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Leaving wage and expropriation of farms where workers are abused should be an answer to farm workers plight.

On 30 and 31 May 2018, we witness a near complete shutdown of farming operations in citrus production area of the Sundays Rive Valley municipality, Eastern Cape, South Africa, as workers went on strike. On 31 May 2018, approximately 10 000 farm workers across the Sundays River Valley municipality participated in a peaceful march. The marchers handed a memorandum of demands to the leadership of the industry at the Sundays River Citrus Company pack house in Addo. The key demand is for a wage increase of 13 percent whilst the management offers eight percent increase. Workers who are members of the National Union of Metalworkers of South Africa and supported by the South African National Civic organisation started the strike.

In response to the memorandum of demands, the industry representatives said that since the strike affected many farms, they would be engaging with the producers association, namely the citrus growers association and will be reporting back to workers on Monday, 4 June 2018.

This is how Zwelinzima Vavi articulates the conditions of farm workers:

“Farm workers are routinely beaten up, ‘mistaken for baboons’, shot at in cold blood, evicted and dismissed without a hearing, made to work long hours without compensation, made to work daily including Sundays and public holidays, etc. At times farm owners are so powerful and farm workers so powerless that even when they report murders, beatings and rape at the hands of their bosses they find the very perpetrators manning police stations as police reservists and who beat them even more for daring to report them. The Department of Labour inspectors at times are so easily bribed to look on the other side in the face of these abuses”. South African Federation of Trade Unions General Secretary, Zwelinzima Vavi, was addressing the Congress of the Commercial Stevedoring Agricultural and Allied Workers’ Union on 24 November 2017.

In the Sundays River Valley, farm workers are given alternative public holidays and thus unable to participate in social and political activities associated with public holidays; in some of the farms there is no sanitation and access to clean running water and many provisions as contained in the basic conditions of employment act such as threshold in deductions are undermined.  Workers are also underpaid and overworked.

What are some of the underlying tensions in the farming industry? The farming industry was built at the back of ultra- exploitation of black workers during the colonial and apartheid era. Linked to this [ultra -exploitation] has been racism against black workers, which they have to contend with.  To date, under democratic government, these features of the industry, namely ultra exploitation of black workers and racism have not been dealt with.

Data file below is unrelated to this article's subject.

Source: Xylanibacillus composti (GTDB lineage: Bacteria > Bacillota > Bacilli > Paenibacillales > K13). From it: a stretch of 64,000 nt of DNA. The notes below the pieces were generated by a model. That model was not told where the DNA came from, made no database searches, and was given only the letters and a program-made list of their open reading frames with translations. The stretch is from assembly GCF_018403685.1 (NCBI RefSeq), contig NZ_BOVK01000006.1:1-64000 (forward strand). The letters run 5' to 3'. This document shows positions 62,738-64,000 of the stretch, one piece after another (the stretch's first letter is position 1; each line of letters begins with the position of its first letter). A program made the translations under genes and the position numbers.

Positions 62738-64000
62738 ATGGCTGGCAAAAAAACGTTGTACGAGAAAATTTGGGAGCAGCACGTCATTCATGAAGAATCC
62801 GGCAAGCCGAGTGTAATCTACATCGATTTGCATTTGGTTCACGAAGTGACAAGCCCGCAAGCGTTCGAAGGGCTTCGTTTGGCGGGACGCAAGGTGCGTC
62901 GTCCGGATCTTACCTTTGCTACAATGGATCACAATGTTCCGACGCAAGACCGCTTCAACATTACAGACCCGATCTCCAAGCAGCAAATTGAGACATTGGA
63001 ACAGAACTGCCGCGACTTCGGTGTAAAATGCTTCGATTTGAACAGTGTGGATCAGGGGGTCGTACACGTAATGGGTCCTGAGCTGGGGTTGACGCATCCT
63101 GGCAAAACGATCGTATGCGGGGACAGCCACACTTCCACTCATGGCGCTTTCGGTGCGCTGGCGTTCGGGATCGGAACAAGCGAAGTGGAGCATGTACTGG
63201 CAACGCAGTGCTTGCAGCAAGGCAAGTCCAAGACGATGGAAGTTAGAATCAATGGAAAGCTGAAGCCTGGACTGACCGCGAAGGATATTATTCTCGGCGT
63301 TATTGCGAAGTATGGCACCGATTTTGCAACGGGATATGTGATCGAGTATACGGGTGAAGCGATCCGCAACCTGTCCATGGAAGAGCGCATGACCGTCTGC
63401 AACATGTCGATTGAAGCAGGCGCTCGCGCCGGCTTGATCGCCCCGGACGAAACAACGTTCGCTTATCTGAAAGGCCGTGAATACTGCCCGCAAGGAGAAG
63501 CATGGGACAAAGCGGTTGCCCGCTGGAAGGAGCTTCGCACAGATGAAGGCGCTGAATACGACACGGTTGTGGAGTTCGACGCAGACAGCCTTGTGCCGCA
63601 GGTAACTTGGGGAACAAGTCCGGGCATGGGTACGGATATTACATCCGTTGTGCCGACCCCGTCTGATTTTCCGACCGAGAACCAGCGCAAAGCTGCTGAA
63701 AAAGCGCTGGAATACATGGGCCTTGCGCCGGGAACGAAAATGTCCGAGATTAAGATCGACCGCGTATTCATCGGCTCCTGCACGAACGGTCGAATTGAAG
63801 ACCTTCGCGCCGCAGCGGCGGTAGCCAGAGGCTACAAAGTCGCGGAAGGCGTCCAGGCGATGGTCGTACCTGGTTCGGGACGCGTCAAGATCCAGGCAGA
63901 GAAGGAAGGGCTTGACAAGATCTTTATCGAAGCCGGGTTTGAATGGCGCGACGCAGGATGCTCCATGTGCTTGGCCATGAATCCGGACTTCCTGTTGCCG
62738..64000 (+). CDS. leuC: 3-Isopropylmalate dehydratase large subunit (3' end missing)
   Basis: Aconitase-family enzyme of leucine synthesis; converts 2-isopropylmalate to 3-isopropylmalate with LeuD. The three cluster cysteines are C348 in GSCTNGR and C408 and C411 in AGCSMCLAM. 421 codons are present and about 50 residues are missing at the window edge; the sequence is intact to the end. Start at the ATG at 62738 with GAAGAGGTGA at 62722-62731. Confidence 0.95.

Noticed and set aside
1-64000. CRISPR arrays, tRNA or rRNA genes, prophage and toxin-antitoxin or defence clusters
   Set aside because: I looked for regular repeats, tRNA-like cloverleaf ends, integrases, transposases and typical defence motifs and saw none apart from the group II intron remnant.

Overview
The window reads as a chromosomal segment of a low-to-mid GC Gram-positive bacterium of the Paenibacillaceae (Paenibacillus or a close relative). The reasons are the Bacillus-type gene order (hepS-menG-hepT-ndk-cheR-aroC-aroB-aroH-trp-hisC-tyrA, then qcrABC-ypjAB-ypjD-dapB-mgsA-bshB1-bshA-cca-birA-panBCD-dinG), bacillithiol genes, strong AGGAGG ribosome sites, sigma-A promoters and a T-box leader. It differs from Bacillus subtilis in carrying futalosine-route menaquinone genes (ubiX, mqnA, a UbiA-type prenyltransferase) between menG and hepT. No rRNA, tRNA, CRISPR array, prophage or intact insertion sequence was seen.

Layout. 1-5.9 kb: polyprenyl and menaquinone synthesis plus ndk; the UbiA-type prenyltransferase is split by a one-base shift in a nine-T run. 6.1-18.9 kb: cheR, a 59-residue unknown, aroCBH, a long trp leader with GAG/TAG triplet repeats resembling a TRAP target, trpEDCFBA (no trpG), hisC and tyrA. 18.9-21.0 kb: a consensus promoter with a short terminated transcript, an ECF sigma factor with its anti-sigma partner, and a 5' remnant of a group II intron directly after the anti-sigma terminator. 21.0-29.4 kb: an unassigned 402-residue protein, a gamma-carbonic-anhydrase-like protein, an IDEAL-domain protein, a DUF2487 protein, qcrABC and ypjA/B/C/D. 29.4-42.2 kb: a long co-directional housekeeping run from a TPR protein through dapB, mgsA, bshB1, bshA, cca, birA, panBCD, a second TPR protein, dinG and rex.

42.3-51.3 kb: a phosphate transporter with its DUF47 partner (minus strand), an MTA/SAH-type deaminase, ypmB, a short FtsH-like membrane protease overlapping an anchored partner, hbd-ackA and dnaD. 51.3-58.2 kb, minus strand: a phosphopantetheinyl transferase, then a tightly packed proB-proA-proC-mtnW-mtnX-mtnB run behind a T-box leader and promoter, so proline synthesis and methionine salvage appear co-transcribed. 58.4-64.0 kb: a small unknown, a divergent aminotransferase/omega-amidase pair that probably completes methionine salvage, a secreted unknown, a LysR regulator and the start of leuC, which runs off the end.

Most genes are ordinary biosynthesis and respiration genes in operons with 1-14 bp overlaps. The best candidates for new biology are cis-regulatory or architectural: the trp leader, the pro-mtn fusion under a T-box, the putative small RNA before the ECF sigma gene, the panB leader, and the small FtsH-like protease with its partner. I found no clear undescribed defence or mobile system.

Whilst the government continues to champion the interest of farmers through the pursuit of favourable bilateral and multilateral agreements with foreign governments, the government has been soft in dealing with matters affecting workers in the industry. These include for example enforcement of labour legislation, stopping farm evictions, abuse of workers, etc. The proposed R2 (about US $ 0.16) increase [per hour] for farm workers as contained in the minimum wage agreement is a typical example of how government is biased towards the industry. And secondly, an absence of organised militant trade labour to represent workers is also a contributing factor. Despite the progressive legislation, which outlawed various anti-workers laws in favour of conducive conditions for rights of workers, trade union representatives among farm workers in the Western Cape is reported to be between three and five percent, compared to South Africa’s overall unionisation rate of 30 percent [Human Rights Watch, 2011]. The unionisation rate on farm workers is far less.

The industry is taking advantaged of a “reserve army of labourers”, as it draws labour from as far as Lesotho, Mozambique and surrounding towns of the Eastern Cape and in Free State. Migrant workers complicate the situation for local workers, as they do not have back up support in a foreign terrain.

Just like the rest of the country, farm owners in the Sundays River Valley are making millions of rands in the so-called black empowerment programme on farms, also known as farm equity schemes. Although workers are purported to be shareholders, they do not participate in the management and running of these farming enterprises. There is no financial transparency in these programmes and workers’ socio-economic conditions have not yet improved despite the fact that these were their intended objectives. In short, workers are not benefiting from these schemes.

A living wage, not a minimum wage must be implemented in the farming industry and farms where workers are abused and labour laws violated must be targeted for expropriation without compensation and workers should be in control of expropriated farms.


* Simphiwe Dada writes from Eastern Cape, South Africa